Since arriving in Germany, the only cultural difference that has really affected my interactions with citizens is the language barrier because this obviously makes verbal communication slightly difficult. Apart from that, my interactions with Germans are very rarely different from ones I would have with Americans at home. It is hard for me to clearly understand how conflict is being handled in the workplace because of my little understanding of the language, but so far I have never seen anyone lose their temper at work, even if I can tell two people are having a tense conversation. For the most part, Germans tend to work hard during the day to complete all of their work, and it is very uncommon for anyone to take work home once the day has ended. I am fortunate in the sense that almost everyone at work has been very welcoming of me as a foreigner and makes an effort to get to know me or at least say hello when they see me. So far, I have not met anyone within or outside of my job that has been hostile or unfriendly to me because of me being American. If I had to describe the German value system in just a couple of words I would use order and structure. For example, their trains and busses are always on time to the minute (much different than Pittsburgh!) and they frown upon little rule breaking such as crossing the road when the pedestrian light is still red, which is a rule that Americans never pay attention to. One big difference in living that I have noticed is that everything closes on Sundays. This came as a surprise to me because I tend to run a lot of my errands for the week on Sundays when I am at home, but here I have to plan ahead and get everything I need earlier in the weekend such as Friday evening after work.
Currently, the country is dealing with conflict between Germans and Turks living in Germany. This topic has come up a lot in both professional settings such as at work and social settings. I was told that recently Germany even eliminated its duel citizenship option partly to prohibit Turkish people from becoming German citizens while still maintaining Turkish citizenship. Unfortunately, this conflict and bias towards Turks seems similar to the way some Americans feel right now about various groups moving into the United States. However, I have not experienced anyone having too strong of an opinion about Americans living in Germany.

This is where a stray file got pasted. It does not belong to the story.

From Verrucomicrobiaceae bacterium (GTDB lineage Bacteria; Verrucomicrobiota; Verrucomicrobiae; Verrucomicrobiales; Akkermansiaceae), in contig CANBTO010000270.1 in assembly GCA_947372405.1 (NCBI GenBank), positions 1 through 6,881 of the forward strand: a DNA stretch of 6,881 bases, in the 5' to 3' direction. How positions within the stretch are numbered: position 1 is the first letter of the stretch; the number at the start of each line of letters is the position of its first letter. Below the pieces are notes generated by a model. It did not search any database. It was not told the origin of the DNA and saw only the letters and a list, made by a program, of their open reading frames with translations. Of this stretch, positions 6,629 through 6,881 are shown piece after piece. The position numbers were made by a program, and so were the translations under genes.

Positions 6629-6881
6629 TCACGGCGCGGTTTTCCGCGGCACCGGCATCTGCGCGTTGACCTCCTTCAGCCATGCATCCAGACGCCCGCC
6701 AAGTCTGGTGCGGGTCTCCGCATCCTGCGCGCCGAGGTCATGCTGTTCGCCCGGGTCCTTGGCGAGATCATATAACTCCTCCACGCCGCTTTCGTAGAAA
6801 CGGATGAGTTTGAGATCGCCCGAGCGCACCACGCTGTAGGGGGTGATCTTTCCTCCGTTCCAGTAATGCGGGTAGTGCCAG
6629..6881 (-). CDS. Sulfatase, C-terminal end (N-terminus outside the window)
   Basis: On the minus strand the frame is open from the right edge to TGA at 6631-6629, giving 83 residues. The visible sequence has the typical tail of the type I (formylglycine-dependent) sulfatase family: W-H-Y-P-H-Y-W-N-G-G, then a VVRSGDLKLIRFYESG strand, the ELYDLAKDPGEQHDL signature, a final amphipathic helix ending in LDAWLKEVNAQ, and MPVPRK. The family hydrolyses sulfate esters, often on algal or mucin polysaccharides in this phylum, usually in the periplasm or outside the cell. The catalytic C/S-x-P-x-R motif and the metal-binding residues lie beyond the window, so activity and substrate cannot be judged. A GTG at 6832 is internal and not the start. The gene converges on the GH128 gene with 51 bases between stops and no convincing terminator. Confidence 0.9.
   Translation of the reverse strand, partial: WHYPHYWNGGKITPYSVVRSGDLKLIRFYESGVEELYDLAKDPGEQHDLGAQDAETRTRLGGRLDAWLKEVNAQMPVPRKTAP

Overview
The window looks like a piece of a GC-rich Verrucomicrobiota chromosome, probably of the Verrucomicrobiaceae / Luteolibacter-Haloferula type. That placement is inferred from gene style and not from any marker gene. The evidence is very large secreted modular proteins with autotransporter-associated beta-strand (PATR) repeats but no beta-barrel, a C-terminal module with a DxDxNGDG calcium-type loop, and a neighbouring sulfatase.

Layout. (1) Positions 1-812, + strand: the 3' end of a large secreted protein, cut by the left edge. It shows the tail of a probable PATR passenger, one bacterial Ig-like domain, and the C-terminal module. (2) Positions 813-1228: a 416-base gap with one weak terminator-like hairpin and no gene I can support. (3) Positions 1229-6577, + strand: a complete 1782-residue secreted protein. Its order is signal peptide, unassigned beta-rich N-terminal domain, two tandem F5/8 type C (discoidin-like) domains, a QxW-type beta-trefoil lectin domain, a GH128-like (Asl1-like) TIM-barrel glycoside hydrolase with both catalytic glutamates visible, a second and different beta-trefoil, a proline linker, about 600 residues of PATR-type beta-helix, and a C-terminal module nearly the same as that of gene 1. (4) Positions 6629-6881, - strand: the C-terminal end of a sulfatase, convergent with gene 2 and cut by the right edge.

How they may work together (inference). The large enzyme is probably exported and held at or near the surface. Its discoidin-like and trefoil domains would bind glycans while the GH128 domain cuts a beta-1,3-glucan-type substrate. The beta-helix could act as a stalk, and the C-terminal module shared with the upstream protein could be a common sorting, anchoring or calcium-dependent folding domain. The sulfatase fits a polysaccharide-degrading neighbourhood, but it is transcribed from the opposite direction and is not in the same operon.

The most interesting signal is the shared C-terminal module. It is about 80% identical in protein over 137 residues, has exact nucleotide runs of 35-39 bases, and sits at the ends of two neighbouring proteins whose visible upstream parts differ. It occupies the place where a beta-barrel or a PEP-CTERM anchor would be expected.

The beginning of this work week was similar to every other week. I worked in Accounts Receivable on various tasks relating to managing tenants’ rents. On Thursday, my boss returned from a business trip to South Africa to report our year end results to the public. Upon his return, I was invited to a presentation and meeting along with some of the financial controllers in the office to talk about the performance of Sirius Facilities this year. I really enjoyed the meeting because I learned a lot more about the impact and results of the work we do every day in the office. I took more notes than anyone else by far, as I was trying to keep up with what Diarmuid, my boss, was talking about the entire time, but I was interested the entire time and the 2.5 hours flew by.
On Friday I was placed in the claims department for the day. This is the department that tenants accounts are sent to when tenants do not pay for their rent after multiple warning and notices and legal action must be taken. I did not do much work myself that day, but instead got to shadow the corporate lawyers in the office and ask them questions about how the legal processes take work. I loved being in that environment and found it much more interesting than the Accounts Receivable department I have been working in in previous weeks. The lawyers were extremely kind and very eager to teach me about what they did and it was a nice change of pace from my typical work day.
Friday evening, I went to dinner on the Spree river with two of the other Pitt students and another American student we met up with. Right now the whole country is very excited because the World Cup started, so every restaurant has televisions playing the soccer games and we got to watch the Spain vs. Portugal game while eating. After dinner we walked along the Spree for a little and found an area where there was a DJ and swing dancing, so we all stopped and joined in for a little while. It was so fun to listen to the old time music for a change from the typical kind of music that is popular today.
I spent Saturday at Museum Island, an area of five museums all placed close by to each other. There is an all day pass you can get which is a ticket to get into all five museums and is the ticket I ended up purchasing. We only made it into three of the five museums, however, because all five would have been a little too exhausting for one day. The three museums I saw were mostly focused on historical art. The Pergamon Museum is included on Museum Island, which is one of the most popular museums and tourist attractions in Berlin.
After the museums, we walked around the area we were in for a little while and stumbled upon a ton of flea markets set up. The stands sold various jewelry, clothing, artwork, food, and other homemade products. I definitely want to go back to those markets at the end of my time in Berlin to get some souvenirs because it seems like the flea markets are set up every Saturday. We walked around the flea markets and shops until about 6pm and then got dinner at a little Korean restaurant, which made me realize how poor I am at using chopsticks!
Today the only things on my agenda are going to a public viewing of the German vs Mexico soccer game, calling home for Father’s Day, and finding a place to stay in Prague because I am traveling there next weekend for a few days.